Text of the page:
INDIANAPOLIS – “Hey, there must be some mistake,” Bo Lamar said on the other end of the phone with Scott Tartar, who listened in. Then Lamar, the No. 1 overall in the 1973 NBA draft, said: “No. Not. There error. “
John Fairchild, ABA Indiana player Pacers The 1970 championship team was called up, too, to see if he was “seeing things” in this NBA check that were much more than he expected.
ABA star Pacers Bob Nitolicki heard from Fairchild, and several of his former ABA friends, and put a call to Tartar.
“The NBA got it wrong,” Netuliki said. “No. The NBA didn’t mess around,” Tartar assured him.
said Tartar, co-founder and president of the Indianapolis-based company dropping dimesWhich helps a struggling ABA player and their families. “These checks were much larger than many expected.”
After an eight-year battle with the NBA, Dropping Dimes earlier this year convinced the league to award recognition payments to former ABA players.
more:NBA will pay former ABA players $25 million: ‘This will change their lives’
The first batch of these payments was sent this month. “Just in time for Christmas,” Tartar said. “Yeah, it’s some kind of Christmas miracle.”
A miracle for ABA players in many ways. First of all, these players weren’t sure if they would ever get the pensions they thought they were due when the ABA merged with the NBA in 1976, leaving behind many players who never got a spot on an NBA team.
A miracle because many of these players really need the money. IndyStar covered the plight of these former ABA pioneers and champions who are now struggling to pay rent, medical care, and the basic necessities of life.
A miracle because many former ABA players didn’t expect what they saw in those first NBA checks. One issue to the Pacers great — who was not named — grossed over $100,000, just for the month of December.
The Tatars said: “Unbelievable. I tell you.” “I shed some serious tears about this. It’s just crazy how much it affected these players.”
Lots of happy conversations with the players.
The former ABA players are now in their 70s and 80s. Some of them are homeless and live under bridges. Some die alone with no money to buy a gravestone. Others can’t afford dentures or a new prosthesis to go to church.
“In terms of this pension thing, the NBA is waiting for us to die,” Frank Card, who played for the ABA’s Denver Rockets, told IndyStar in February 2021.
At the time, Card was a retired public bus driver living in a rented apartment. The pension meant a different life for him.
“I’m not asking for some kind of help or something I haven’t worked for or deserve,” Card said. “I don’t know why these guys don’t come forward and say, ‘Why don’t we take care of them like they took care of us?'”
After the article was published, the NBA spoke publicly about the issue for the first time to IndyStar, saying it was in discussions with Dropping Dimes regarding pensions for former ABA players.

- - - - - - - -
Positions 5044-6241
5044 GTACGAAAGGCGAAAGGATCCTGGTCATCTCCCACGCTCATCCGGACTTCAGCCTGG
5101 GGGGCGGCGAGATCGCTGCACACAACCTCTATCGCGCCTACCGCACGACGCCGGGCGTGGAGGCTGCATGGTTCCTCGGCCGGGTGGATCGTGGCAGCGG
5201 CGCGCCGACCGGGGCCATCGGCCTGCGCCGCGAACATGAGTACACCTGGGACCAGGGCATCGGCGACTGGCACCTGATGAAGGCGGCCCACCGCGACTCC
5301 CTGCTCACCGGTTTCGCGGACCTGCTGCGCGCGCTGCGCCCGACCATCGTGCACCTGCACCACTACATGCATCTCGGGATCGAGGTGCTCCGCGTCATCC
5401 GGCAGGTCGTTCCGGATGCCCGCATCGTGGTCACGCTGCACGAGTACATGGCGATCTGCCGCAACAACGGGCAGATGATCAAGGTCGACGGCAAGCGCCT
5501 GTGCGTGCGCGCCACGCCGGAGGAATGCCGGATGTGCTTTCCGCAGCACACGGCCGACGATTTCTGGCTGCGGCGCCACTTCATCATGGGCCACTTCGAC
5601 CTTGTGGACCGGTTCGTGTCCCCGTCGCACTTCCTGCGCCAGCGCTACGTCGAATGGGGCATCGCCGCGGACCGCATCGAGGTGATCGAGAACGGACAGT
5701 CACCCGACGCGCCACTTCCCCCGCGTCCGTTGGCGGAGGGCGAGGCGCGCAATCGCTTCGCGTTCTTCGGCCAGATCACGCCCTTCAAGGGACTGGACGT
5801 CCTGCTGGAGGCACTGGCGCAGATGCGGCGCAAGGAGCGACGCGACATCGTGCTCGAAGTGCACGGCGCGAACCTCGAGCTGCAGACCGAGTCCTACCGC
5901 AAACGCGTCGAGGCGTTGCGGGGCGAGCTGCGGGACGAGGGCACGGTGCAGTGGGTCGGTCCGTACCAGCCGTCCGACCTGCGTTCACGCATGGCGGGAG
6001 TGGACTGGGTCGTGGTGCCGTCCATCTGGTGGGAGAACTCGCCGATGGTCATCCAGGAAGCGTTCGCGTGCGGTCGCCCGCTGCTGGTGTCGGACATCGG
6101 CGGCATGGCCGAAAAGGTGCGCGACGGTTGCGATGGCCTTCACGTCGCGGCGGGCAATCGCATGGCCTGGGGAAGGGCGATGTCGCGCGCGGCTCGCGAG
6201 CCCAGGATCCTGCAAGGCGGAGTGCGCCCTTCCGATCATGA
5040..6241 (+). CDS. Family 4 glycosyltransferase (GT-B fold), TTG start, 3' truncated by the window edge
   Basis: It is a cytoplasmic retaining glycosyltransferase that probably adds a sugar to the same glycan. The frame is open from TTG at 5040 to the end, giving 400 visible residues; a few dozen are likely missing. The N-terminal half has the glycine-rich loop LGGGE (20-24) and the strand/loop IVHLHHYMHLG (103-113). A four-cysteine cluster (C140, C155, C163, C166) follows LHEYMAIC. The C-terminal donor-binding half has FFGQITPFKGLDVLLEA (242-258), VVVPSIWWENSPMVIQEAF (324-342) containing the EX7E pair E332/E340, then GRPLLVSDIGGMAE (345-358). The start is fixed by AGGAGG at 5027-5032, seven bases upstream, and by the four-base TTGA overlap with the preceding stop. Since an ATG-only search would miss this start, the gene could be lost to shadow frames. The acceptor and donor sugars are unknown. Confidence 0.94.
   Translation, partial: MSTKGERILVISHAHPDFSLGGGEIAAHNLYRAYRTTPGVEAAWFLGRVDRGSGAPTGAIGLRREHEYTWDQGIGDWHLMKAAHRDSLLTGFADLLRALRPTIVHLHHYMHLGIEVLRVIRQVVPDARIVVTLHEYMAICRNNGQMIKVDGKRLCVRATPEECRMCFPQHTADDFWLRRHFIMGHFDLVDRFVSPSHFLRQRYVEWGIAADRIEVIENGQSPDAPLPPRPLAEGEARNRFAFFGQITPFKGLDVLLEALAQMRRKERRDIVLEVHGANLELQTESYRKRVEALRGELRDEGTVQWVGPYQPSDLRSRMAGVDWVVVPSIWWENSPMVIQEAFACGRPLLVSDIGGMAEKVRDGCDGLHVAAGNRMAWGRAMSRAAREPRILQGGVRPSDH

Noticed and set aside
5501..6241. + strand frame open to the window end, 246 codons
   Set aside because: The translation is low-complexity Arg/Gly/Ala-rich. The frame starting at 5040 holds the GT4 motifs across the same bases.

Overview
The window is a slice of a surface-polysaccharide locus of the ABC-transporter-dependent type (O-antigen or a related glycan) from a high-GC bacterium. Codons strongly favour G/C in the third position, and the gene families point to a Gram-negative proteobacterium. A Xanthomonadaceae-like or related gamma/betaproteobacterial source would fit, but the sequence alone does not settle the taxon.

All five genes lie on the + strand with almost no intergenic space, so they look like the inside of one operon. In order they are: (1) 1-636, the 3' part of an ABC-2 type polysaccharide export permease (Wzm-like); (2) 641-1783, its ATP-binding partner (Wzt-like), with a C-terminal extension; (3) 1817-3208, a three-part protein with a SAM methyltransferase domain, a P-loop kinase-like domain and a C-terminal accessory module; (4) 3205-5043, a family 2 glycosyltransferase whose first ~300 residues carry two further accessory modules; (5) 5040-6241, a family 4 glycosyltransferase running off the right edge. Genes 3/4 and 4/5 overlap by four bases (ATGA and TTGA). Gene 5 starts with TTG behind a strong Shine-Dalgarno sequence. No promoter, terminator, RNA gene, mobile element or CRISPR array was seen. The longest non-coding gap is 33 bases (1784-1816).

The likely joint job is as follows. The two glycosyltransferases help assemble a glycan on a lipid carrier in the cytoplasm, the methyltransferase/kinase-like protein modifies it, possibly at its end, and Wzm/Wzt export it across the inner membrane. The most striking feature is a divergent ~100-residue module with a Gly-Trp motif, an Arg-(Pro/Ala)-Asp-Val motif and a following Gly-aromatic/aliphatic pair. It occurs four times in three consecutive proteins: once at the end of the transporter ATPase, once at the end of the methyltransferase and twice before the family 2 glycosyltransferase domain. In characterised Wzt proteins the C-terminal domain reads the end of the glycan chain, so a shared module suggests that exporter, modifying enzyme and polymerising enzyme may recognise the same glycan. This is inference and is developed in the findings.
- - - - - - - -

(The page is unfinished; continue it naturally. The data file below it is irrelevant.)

The discussions weren’t enough for Card, who died two months later at the age of 76, more than a year before the NBA’s Board of Governors voted in July to pay the former ABA players $24.5 million.
The agreement, reached by the NBA and its players’ association, ended a years-long battle between the league and Dropping Dimes, who argued that these ABA players made way for what the NBA is today — fast-paced, flashy, with 3-point contests and slam dunks. Dunk. And they were entitled to a pension for that.
When the agreement was reached, about 115 players were eligible for compensation, which the NBA called “acknowledgment payments,” not pensions. These players either spent three or more years in the ABA or played at least three combined years in the ABA and the NBA and never received an NBA pension.
But when the checks started arriving in the mailboxes this month, the payments for some players changed. Some were getting extra money from their time in the NBA. Some, who didn’t think they would qualify for either league, were getting money they didn’t expect.
The arithmetic, the money, the way the NBA calculates payments is a complex equation of actuaries, lawyers, and financial types. The crux of it, Tartar said, is that ABA players are finally getting what they deserve.
Even some widows and family members of ABA players are receiving unexpected checks, Tartar said, including Sam Smith’s widow who, before his death, took a chilling photo in his hospital bed with an ABA basketball.
“He grabbed my arm and pulled me close,” said Tarter, who took the photo. He said, ‘I’ll do anything to make the NBA help these guys.’
Before his death, Smith said he considered himself lucky compared to his former teammates. At least he had health insurance from his job at the Ford plant. Smith’s wife, Helen, said after his death that the pension money would have been a windfall for the family.
“It could have been life-changing,” she told IndyStar. “Because we were living. We were having it all, but there wasn’t much we could do.”
Now, finally, you get what Smith was to owe. Tartar said it’s stories like the Smiths that mean the world to him.
The Tatars said: “I am high.” “I have a lot of happy conversations with the players and the families. It’s just incredible.”